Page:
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Elizabeth Richardson

American Red Cross

Civilian

Entered the Service from:

Indiana

Died:

7/25/1945

Grave Location:

Plot A, Row 21, Grave 5

Elizabeth Richardson graduated from Milwaukee-Downer College in 1940.

Elizabeth Richardson was a Red Cross Volunteer who served in England and France from 1944-1945. After graduating from Milwaukee-Downer College, Richardson got an advertising job in Milwaukee. However, after becoming more concerned about her friends fighting abroad, in early 1944 she volunteered for the American Red Cross along with two classmates from college. 

Elizabeth Richardson and classmates at Milwaukee-Downer College, c. 1938-1940.

After six weeks of training in Washington, D.C., Richardson sailed to England aboard the RMS Queen Elizabeth in mid-July, 1944, one of 15,000 Americans the Queencarried overseas towards the war. For many GIs in England, the sight of an American woman was so unusual, Richardson wrote soon after her arrival, that "you feel sort of like a museum piece—'Hey, look, fellows! A real, live American girl!'" She was assigned to work on a clubmobile - a single-decker bus fitted with coffee and doughnut-making equipment. Clubmobiles also carried chewing gum, cigarettes, magazines, newspapers, a phonograph, and records.

 
Richardson poses with a coffee urn in December 1944, at Camp Dane Ghyell in northern England.

Like most clubmobile volunteers, Richardson developed strong feelings for the soldiers. They told her stories not reported in newspapers, tales of combat and brutality, of choices grimly made, of fears and deep regrets—stories that a GI might not write home to a wife or girlfriend, nor tell children or grandchildren in the years to come. While in France in the spring of 1945, Richardson wrote to her parents:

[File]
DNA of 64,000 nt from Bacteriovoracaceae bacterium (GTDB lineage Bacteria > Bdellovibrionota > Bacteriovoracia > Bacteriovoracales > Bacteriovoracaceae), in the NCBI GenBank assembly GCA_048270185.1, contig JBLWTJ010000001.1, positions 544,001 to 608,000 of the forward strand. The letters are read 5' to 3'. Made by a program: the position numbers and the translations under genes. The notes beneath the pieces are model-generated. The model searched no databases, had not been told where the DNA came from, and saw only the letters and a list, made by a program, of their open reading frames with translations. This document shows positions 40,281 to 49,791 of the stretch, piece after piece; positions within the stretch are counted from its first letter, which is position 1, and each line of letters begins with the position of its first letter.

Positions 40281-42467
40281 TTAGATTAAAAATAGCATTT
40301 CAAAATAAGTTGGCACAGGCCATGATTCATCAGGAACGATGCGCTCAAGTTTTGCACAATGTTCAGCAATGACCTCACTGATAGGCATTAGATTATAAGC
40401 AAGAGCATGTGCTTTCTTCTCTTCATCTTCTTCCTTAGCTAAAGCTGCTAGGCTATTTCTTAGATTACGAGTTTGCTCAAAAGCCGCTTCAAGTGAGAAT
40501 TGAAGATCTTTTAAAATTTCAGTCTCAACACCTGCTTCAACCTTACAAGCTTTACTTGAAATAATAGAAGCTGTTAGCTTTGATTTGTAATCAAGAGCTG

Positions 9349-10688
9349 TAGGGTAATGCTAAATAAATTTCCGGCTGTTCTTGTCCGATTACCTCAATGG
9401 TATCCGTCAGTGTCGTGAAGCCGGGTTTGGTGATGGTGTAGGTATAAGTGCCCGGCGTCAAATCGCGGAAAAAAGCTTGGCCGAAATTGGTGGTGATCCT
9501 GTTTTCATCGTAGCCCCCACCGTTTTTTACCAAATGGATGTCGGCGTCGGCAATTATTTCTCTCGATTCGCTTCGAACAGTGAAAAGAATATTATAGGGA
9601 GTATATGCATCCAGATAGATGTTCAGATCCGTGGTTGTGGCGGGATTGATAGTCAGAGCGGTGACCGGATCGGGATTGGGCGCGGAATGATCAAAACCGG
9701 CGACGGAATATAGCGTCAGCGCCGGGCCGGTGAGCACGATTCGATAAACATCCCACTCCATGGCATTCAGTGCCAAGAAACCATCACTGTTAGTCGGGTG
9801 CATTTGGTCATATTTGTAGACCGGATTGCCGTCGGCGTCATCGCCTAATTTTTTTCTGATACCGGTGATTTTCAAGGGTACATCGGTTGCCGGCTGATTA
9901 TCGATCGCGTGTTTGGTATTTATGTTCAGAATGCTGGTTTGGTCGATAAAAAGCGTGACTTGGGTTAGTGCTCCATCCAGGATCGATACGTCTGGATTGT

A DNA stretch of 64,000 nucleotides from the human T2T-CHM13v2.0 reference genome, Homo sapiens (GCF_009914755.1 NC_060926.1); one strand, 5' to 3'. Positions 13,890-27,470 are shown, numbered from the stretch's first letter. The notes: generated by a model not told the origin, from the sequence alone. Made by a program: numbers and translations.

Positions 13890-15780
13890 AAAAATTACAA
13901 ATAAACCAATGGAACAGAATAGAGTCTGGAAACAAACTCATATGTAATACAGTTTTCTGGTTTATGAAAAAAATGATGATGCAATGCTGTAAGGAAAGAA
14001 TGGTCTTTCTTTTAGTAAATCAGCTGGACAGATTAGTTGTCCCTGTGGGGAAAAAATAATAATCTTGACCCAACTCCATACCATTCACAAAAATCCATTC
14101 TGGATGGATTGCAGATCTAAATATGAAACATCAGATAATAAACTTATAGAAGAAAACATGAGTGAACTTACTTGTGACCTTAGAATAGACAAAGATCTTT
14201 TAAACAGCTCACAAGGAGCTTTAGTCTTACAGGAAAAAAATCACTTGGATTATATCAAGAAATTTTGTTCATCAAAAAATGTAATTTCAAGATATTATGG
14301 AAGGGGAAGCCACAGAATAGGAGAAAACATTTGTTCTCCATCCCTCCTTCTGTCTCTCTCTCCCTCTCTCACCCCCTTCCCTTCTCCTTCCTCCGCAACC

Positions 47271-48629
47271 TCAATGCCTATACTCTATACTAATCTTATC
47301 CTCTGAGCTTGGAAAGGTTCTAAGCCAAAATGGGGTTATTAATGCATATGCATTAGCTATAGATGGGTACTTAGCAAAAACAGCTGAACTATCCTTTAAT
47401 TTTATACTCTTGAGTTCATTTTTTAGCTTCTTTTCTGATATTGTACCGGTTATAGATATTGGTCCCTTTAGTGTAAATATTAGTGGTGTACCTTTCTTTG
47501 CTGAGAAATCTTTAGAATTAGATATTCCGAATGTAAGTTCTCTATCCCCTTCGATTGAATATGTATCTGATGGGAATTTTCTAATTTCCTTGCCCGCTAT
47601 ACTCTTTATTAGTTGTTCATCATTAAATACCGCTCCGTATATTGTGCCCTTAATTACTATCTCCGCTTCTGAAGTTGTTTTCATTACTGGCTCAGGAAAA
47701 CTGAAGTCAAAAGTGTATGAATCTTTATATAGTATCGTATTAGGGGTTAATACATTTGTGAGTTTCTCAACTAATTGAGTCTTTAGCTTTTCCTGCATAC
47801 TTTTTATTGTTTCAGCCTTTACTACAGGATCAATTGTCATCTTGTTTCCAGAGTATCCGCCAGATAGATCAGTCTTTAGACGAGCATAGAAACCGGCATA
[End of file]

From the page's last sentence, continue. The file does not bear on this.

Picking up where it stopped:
We were cruising past some resting troops, when I heard them shouting "Hey, Liz! Hey, Milwaukee!" It was a whole unit that we had known in England and we had a wonderful reunion right there on the road. And yesterday I met one of the cooks who had helped us brew our coffee during that week of the invasion of Holland. It's funny how they remember you and stranger yet how we can remember them after seeing thousands and thousands of faces.

Richardson (left) and Mary Haynsworth (right) chat with GIs in front of their clubmobile in Normandy, c. 1944-1945.

At the Le Havre airport on the morning of July 25, 1945, Richardson was flying in a two-seat military aircraft to Paris when the aircraft crashed near Rouen. Richardson and the pilot, Sgt. William R. Miller of the Ninth Air Force, died instantly. She was 27 years old.

Elizabeth Richardson is buried in Normandy American Cemetery Plot A, Row 21, Grave 5.